First-Time Buyers: £970m plan to lower first rung of the housing ladder

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The Government's commitment to helping first-time buyers get on the housing ladder will cost £970m over the next two years, with three schemes designed to help 35,000 people.

The Office of the Deputy Prime Minister (ODPM) has confirmed plans announced in December's pre-Budget report to expand the Open Market Homebuy Scheme.

Under the current scheme, borrowers can apply for a standard 75 per cent mortgage on a property from a conventional lender, with a further 25 per cent loan from the Government.

This second chunk of borrowing is interest-free, reducing the cost of the house purchase, but the Government is then entitled to 25 per cent of the proceeds, including any profits, when the property is sold.

HBOS, and Nationwide and Yorkshire building societies will help the Government double the reach of this scheme by providing half of the 25 per cent interest-free loans, on the condition that the Government takes the first hit if house prices fall in future.

This initiative should eventually enable 20,000 extra people to get on the property ladder, Mr Brown said. Two other previously-announced schemes, Social Homebuy and New Build Homebuy, respectively aimed at council or housing association tenants and people buying newly-built homes, will also help.

The ODPM also said it would announce next week the details of a new taskforce on shared equity. It is also committed to making publicly owned land available for house-building, with space for "30,000 new homes over time".

Peter Williams, the deputy director general of the Council of Mortgage Lenders, "welcomed the Chancellor's continued commitment to delivering shared-equity schemes".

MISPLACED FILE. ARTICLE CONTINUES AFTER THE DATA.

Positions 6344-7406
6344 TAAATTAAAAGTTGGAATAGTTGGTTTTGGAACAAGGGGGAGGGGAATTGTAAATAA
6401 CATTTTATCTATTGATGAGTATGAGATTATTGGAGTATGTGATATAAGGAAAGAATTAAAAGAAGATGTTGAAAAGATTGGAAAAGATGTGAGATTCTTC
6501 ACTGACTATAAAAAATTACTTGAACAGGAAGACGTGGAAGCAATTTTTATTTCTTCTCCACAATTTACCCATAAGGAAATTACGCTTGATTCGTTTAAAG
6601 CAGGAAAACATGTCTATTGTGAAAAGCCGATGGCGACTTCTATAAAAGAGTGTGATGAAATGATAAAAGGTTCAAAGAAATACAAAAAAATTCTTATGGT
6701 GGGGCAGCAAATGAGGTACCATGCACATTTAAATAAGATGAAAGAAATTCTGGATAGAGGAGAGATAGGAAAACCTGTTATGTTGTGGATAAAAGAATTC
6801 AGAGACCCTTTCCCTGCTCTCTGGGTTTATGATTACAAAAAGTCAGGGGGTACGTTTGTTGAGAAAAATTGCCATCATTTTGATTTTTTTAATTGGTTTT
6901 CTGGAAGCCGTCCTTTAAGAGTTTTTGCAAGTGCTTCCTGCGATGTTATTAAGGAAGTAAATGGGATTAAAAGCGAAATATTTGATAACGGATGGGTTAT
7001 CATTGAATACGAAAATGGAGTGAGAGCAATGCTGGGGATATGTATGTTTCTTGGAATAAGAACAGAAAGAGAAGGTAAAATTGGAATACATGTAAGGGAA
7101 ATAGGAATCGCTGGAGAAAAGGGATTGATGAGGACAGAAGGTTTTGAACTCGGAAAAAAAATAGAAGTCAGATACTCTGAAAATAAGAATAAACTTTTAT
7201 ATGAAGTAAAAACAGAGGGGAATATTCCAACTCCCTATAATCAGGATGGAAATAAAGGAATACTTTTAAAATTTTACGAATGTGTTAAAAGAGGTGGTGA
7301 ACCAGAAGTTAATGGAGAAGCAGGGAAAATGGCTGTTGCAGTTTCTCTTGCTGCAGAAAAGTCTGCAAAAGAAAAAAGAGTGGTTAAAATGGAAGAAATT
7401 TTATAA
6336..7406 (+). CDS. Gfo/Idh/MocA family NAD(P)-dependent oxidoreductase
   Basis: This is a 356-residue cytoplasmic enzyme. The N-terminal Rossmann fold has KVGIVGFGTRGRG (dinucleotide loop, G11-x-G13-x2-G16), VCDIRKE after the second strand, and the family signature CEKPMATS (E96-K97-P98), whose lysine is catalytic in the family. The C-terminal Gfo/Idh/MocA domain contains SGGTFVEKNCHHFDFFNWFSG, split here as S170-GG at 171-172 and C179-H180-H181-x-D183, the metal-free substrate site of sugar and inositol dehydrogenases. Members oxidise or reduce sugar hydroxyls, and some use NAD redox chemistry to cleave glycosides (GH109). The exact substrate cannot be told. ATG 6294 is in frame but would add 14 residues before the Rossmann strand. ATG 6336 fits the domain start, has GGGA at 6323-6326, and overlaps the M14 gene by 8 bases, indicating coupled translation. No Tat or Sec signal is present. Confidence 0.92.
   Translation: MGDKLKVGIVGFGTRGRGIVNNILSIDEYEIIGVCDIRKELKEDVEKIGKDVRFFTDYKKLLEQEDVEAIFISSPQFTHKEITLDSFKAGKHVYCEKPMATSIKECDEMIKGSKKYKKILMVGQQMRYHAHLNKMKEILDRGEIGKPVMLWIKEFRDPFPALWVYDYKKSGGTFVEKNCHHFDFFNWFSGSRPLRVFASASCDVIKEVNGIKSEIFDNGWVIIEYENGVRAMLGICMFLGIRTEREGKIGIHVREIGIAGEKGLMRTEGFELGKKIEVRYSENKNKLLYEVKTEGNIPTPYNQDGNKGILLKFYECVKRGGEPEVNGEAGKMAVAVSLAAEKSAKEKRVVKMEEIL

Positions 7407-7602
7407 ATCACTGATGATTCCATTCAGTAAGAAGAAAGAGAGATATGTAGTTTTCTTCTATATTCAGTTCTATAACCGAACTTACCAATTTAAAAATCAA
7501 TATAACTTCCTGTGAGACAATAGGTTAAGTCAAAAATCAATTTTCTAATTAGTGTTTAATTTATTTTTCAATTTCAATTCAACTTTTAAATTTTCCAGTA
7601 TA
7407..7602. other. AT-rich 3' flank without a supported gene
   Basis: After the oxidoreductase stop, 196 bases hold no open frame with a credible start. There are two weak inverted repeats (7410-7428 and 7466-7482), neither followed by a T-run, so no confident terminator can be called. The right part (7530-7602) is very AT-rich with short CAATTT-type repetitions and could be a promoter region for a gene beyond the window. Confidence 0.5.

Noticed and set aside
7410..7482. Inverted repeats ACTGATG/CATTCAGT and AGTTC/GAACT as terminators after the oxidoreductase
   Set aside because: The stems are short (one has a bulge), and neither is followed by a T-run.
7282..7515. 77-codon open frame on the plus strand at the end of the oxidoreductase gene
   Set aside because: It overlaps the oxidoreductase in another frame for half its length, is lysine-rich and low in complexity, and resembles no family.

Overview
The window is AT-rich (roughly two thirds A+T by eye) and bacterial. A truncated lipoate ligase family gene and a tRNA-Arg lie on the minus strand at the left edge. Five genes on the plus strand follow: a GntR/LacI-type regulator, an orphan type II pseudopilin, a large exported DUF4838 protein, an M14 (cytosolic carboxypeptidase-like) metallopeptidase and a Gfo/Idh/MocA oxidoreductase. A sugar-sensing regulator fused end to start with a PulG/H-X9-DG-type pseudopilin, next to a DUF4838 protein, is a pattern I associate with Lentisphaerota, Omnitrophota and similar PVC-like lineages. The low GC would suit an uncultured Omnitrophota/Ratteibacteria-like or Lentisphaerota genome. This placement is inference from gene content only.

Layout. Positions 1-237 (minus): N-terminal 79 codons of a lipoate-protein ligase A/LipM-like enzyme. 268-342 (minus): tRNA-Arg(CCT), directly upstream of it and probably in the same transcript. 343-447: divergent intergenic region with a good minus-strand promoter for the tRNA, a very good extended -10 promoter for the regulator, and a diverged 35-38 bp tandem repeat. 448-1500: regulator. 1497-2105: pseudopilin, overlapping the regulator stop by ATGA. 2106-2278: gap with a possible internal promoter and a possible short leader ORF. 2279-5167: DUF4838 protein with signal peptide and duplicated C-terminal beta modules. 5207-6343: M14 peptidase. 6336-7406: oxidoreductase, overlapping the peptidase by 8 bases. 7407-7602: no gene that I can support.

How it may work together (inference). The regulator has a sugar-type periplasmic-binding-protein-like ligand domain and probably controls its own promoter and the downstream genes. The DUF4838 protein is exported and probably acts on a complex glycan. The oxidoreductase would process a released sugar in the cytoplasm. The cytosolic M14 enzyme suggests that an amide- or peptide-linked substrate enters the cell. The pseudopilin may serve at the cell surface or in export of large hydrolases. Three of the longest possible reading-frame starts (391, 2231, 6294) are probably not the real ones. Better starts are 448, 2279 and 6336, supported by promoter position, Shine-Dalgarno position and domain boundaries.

Case Study, First-time buyer: 'We might be able to get some help from the housing association'

By Martin Hickman

Colin Pickard, a customer adviser at a building society, is looking to buy a house in Lancashire with his Polish girlfriend, Kinga Przybyla.

Lives They rent a house in Preston with two housemates.

Age Colin is 23 and Kinga 22

Income Colin earns £15,600 a year from his job at the Nationwide Building Society; he also receives an annual bonus of about £1,000. Kinga's annual salary from her farm assistant job is £11,500

Outgoings Monthly, the couple pay £300 rent, £54 council tax and £25 for gas and electricity.

Politics Neither has voted. Colin feels that politicians have little to offer him.

Hopes for the Budget Colin wanted to see a fall in the cost of petrol. Any help for first time buyers would be welcome - the couple are planning to buy a property worth about £115,000.

Effect of the Budget The couple will be about £69 better off in total, mainly through changes to income tax (£76) and National Insurance (£31). As smokers they will be £33 worse off a year.

Reaction "I do think it will help people but probably not me. There are a lot of people who want to get into the housing market. I suppose if we weren't able to borrow quite as much as we plan [for a house] we might be able to get some help from the housing association [under the private equity scheme]. I'm very happy about the freeze on fuel duty. The car is something I rely on. The penny on beer wasn't too bad but we do like to drink wine. I don't really think about duty on cigarettes very much. It might help me to give them up."

* Treasury Budget site

* Chancellor's Statement in full

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